The Weakest Link was BBC Worldwide's most successful export last year. Now licensed to more than 75 countries, with a major new deal with Fuji Television in Japan, the award-winning format is expected to generate more than £50 million over the next four to five years.
Out here, the desi version, Kamzor Kadii Kaun (KKK) has not created any major waves. Neither has it gone down with a whimper. The show fluctuates, with swings wilder than a crazy pendulum.
Consider this. According to TAM figures, for cable and satellite audiences in the four-years-plus age group, KKK on March 19 had a TVR rating of 2.72. It stood at 62 among the Top 100 shows on C&S television for the week March 17 to March 23 (2002). Just two weeks prior to that (March 3 to March 9), KKK was at No 14 with a TVR rating of 6.22 for the same target group. And a week before that (February 24 to March 2), the show had a TVR of 3.2, and was ranked 48.
While the show is yet to find its rightful position in the pecking order, it certainly made its debut on the wrong foot. In the shadow of Kaun Banega Crorepati. No matter how well the show did, it got inevitably compared to KBC - at least during its early days. Then there was the fact that Indian audiences did not take too kindly to the original version, with a very on-our-face hostess telling off participants who failed to make a mark. This resulted in the toning down of the show to a certain extent. Even then, the show fluctuated, with STAR Plus trying to keep the tempo alive with special innovations.
Result? The innovative shows did well, but the ordinary shows floundered. For example, on March 5, KKK reached a TVR of 11.89, courtesy its special 'vamp' show. This was the episode that starred Indian television's most recognisable 'other' women - like Jaya Bhattacharya, Anju Mahendru, Deepshikha, Kunika, Rekha and Mandira Bedi - and was christened the Meethi Churi special. In that week, KKK stood at 17 among the Top 20 C&S shows, for an audience comprising women in the 15-44 years age band in Sec ABC homes in Hindi-speaking markets. The week before, for the same audience group, the show did not make it to the Top 20.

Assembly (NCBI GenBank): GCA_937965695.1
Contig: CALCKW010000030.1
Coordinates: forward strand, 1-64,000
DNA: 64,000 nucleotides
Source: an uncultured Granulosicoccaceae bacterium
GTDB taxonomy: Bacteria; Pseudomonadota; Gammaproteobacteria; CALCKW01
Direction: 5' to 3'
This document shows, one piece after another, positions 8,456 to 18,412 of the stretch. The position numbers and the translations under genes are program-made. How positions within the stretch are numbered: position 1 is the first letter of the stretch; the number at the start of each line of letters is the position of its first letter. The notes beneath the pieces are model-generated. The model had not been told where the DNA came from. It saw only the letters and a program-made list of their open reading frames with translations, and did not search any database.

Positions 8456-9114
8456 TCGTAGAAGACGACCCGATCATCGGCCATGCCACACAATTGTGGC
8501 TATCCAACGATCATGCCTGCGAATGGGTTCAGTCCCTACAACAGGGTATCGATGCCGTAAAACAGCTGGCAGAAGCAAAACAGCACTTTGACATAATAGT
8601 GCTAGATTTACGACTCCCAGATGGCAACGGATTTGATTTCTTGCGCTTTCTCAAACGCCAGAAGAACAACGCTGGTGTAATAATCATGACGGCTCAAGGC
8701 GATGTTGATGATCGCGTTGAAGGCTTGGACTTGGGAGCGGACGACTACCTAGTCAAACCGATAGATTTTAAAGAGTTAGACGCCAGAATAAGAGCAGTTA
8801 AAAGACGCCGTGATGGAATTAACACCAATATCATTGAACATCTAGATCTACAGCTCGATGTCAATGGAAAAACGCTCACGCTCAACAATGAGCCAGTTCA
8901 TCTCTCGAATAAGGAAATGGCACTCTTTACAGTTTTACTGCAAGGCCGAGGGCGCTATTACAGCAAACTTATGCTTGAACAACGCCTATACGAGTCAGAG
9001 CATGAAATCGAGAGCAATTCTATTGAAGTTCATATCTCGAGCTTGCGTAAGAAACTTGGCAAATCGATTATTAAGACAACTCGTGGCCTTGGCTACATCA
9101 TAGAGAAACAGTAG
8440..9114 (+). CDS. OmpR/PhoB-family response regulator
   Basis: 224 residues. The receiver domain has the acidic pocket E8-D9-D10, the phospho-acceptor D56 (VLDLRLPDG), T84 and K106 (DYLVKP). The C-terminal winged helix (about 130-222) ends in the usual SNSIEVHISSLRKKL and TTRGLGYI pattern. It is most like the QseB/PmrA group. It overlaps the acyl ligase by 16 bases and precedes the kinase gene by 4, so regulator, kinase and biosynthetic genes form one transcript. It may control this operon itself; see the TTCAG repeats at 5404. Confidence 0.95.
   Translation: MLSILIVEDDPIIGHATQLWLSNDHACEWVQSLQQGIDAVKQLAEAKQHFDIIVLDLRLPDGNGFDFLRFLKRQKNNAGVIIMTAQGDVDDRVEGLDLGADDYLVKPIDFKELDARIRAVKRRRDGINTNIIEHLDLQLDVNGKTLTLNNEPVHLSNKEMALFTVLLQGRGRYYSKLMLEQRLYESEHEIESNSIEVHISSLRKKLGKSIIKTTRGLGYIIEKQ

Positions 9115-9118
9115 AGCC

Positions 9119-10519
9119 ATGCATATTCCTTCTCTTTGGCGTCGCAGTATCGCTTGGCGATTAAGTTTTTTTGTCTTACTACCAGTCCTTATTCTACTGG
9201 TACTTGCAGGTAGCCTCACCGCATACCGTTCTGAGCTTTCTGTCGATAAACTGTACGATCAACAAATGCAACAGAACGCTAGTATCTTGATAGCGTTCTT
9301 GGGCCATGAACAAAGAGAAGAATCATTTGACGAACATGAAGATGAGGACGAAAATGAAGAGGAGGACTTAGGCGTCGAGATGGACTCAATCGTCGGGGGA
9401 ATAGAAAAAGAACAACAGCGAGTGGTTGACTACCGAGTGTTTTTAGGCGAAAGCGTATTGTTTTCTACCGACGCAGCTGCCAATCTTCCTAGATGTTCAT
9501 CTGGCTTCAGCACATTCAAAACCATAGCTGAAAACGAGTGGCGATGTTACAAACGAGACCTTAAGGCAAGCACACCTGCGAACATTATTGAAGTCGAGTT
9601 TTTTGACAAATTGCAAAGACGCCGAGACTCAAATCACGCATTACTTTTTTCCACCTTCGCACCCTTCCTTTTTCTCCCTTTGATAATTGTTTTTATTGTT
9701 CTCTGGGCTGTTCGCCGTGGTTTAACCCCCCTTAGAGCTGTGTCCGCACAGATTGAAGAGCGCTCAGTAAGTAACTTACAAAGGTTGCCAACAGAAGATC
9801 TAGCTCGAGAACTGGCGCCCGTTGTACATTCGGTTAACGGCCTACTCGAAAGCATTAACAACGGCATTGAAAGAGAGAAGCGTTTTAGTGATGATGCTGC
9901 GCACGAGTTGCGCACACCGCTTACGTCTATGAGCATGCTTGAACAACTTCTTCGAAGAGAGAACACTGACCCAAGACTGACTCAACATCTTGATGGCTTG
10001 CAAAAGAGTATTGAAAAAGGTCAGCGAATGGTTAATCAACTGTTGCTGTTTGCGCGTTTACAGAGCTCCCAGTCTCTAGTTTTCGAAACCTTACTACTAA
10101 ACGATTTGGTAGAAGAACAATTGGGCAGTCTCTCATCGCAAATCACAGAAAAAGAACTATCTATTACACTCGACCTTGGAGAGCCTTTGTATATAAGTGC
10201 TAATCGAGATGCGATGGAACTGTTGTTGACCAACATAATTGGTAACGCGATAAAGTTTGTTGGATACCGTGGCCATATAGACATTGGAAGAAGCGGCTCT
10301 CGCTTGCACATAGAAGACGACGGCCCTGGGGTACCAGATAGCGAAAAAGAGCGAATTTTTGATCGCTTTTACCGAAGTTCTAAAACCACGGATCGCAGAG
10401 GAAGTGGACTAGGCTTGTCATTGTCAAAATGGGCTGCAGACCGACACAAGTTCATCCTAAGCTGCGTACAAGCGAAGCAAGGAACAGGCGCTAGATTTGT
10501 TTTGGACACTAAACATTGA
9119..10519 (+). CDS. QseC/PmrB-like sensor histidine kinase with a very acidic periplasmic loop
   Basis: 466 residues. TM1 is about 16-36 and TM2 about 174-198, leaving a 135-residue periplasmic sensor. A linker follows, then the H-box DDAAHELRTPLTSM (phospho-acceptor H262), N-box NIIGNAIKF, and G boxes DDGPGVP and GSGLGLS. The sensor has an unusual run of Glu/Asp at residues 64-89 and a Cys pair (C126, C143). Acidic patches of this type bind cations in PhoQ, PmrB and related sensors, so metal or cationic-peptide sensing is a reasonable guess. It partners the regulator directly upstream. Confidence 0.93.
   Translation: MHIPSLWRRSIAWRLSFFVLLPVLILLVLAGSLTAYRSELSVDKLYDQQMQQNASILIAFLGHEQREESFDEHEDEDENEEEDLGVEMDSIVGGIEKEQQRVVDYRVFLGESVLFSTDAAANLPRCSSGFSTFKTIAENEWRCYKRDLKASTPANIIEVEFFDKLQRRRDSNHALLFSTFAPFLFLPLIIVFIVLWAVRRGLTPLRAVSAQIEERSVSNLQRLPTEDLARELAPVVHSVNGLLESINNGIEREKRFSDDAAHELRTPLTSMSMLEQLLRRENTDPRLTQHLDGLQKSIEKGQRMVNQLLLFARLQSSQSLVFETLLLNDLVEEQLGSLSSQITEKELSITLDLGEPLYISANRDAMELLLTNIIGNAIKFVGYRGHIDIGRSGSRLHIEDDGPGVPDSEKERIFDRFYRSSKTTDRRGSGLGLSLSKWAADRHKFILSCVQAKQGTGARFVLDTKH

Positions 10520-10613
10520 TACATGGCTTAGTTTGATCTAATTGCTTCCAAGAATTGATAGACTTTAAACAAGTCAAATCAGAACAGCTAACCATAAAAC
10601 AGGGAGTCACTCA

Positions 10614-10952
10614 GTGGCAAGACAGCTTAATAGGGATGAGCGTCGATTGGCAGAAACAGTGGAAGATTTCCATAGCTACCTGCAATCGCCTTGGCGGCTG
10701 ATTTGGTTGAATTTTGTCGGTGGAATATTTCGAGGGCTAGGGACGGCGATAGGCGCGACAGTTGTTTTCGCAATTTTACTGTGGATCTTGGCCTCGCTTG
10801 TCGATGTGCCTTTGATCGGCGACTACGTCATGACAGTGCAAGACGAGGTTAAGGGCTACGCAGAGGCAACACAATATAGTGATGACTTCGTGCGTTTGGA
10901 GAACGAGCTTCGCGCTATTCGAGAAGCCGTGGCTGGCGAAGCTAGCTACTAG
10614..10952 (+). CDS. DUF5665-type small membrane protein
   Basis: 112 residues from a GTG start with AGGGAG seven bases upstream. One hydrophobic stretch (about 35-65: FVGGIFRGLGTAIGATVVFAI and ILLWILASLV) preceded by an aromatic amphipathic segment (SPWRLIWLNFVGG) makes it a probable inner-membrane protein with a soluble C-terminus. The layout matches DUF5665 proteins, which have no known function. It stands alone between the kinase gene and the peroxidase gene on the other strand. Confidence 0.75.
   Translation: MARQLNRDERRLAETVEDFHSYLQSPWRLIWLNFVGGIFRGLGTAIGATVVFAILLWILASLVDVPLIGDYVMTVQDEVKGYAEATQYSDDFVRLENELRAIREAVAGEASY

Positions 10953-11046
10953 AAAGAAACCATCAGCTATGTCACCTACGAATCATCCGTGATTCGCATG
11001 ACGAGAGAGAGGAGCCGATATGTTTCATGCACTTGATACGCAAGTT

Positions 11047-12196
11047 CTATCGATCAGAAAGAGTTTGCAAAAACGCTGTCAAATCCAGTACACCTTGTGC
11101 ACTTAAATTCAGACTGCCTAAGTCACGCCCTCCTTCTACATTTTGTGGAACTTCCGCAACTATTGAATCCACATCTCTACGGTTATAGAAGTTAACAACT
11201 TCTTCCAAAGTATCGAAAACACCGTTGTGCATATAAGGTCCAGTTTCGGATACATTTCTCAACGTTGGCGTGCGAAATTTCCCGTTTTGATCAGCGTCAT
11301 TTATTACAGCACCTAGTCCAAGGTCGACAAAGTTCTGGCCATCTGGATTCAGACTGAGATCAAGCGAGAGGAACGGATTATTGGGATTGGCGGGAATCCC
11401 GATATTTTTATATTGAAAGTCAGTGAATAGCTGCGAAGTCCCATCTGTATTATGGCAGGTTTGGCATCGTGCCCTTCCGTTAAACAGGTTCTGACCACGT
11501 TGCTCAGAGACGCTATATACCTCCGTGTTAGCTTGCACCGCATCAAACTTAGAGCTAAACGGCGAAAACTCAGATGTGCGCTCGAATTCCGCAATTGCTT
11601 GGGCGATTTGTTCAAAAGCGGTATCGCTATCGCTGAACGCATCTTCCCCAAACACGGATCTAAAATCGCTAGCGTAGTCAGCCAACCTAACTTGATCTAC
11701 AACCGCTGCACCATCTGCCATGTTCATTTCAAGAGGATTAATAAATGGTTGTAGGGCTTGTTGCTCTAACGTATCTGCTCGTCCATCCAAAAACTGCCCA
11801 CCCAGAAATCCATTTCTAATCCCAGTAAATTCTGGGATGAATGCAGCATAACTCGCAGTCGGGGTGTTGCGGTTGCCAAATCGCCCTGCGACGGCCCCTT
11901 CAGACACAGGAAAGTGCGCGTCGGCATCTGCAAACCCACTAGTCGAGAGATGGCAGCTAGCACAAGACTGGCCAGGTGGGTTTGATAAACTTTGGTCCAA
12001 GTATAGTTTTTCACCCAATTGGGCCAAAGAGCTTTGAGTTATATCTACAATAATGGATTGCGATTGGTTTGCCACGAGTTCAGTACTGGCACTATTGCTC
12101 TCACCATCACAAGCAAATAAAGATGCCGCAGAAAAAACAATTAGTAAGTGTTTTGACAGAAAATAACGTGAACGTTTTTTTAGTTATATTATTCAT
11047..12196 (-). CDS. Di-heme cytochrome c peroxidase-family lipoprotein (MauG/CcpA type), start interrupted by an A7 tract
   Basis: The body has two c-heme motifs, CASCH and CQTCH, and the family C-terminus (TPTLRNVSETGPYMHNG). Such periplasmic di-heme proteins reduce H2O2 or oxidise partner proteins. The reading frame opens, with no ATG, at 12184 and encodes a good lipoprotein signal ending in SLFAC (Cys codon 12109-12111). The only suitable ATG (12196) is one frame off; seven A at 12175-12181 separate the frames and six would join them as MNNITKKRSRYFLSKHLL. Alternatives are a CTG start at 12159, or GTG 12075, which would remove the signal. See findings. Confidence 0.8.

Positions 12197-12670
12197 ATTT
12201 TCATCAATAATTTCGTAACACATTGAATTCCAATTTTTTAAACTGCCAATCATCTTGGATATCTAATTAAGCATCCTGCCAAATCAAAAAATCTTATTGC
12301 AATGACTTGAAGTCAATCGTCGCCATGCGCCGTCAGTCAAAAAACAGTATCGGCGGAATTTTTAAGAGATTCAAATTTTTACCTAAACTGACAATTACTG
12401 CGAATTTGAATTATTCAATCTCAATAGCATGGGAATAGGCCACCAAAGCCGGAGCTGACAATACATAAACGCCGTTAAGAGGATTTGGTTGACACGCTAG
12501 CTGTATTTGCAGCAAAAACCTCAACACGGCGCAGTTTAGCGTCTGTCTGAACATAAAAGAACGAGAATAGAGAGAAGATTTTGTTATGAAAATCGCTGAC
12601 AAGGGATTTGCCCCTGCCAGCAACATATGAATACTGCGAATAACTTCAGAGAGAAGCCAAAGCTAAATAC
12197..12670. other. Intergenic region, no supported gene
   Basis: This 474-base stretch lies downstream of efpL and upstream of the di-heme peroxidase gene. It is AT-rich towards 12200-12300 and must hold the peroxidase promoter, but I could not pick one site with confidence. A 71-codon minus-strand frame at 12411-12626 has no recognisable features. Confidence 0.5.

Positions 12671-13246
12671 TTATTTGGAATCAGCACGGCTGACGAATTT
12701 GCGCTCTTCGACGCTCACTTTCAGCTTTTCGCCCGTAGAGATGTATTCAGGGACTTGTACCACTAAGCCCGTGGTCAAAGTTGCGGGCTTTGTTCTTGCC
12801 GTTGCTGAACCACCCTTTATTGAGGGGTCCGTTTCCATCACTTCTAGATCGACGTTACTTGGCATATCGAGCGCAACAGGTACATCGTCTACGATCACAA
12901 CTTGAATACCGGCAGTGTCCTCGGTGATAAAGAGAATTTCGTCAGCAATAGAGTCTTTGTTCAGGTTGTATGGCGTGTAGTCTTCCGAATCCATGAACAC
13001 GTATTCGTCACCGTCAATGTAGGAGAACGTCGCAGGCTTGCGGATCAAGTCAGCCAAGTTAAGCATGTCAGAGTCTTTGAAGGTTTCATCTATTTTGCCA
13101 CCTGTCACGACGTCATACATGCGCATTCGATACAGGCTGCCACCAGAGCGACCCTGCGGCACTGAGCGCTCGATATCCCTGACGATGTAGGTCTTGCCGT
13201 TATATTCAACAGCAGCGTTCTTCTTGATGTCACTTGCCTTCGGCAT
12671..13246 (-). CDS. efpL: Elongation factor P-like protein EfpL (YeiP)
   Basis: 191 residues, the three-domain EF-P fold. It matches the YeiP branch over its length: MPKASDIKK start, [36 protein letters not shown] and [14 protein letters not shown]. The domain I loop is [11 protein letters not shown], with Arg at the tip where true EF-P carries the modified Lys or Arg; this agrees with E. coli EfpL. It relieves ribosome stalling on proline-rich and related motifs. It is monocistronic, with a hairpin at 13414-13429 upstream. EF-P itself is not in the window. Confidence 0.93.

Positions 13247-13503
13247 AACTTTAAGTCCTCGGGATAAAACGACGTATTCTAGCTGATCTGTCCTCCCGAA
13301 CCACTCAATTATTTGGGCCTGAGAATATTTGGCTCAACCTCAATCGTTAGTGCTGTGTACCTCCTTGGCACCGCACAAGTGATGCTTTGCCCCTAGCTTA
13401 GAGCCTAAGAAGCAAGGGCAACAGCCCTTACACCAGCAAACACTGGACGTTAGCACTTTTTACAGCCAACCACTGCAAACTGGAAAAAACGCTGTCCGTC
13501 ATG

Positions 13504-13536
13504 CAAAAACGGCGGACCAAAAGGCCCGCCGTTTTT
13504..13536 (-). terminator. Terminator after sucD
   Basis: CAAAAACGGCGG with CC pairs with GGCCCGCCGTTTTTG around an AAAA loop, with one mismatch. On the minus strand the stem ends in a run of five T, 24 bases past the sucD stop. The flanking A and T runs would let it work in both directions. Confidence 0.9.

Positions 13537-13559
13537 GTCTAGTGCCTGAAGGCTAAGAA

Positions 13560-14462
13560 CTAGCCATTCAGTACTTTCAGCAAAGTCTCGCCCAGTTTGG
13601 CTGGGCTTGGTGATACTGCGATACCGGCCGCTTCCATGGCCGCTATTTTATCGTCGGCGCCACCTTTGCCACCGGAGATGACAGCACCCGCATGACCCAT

A city-wise break up of the viewership patterns reveals some interesting details. The show is really popular in Delhi, a city where its TVR figures have not gone below 7. The highest it reached was 13.81 on Tuesday, March 5, 2002. Interestingly, true to the pattern of fluctuation, in the week before, Tuesday, February 26, the show had touched the lowest TVR in Delhi - 7.6.
In Mumbai too, the show touched its highest TVR on March 5, 2002, at 8.89. The next highest TVR for the show was 8.52 on the week it opened - that is, Christmas Day, 2001. From then, until March 5, the TVR has more or less declined, reaching its lowest on February 26, when it touched 2.04. In Kolkata, the show had opened with a TVR of 5.1 and has not gone below 5. It peaked in the city on February 5, when it touched a TVR of 5.88.
The show has been really popular in Kanpur. Opening with a TVR of 12.02, the show reached its highest on March 12, 2002, when it touched a TVR of 13.16. The lowest TVR that the show has reached in the city is 7.1 on Tuesday, January 22, 2002.
So why has the show been fluctuating so much? One reason, according to media planners, is that the show has now become dependent on specials. "While innovations are good, too many of them can damage a show" is how one senior media planner puts it. But STAR Plus seems to be quite happy with the programme's performance. Says Tarun Katial, vice-president (programming), STAR Plus, "KKK is doing extremely well. The show opened with a TRP of 6.27 (average), and has now jumped to a high of 7.2 (average)."
What is certain is that the show is not a mass phenomenon like KBC. In many ways, that is because of the nature of the show. "It is more of a niche show, than a mass-based one, because it evokes strong dislikes and likes. So it appeals to certain specific audience segments," points out a senior media planner.
Yet, for a show that many thought would be completely overshadowed by the looming legacy of KBC, KKK is still fighting on. Â© 2002 agencyfaqs!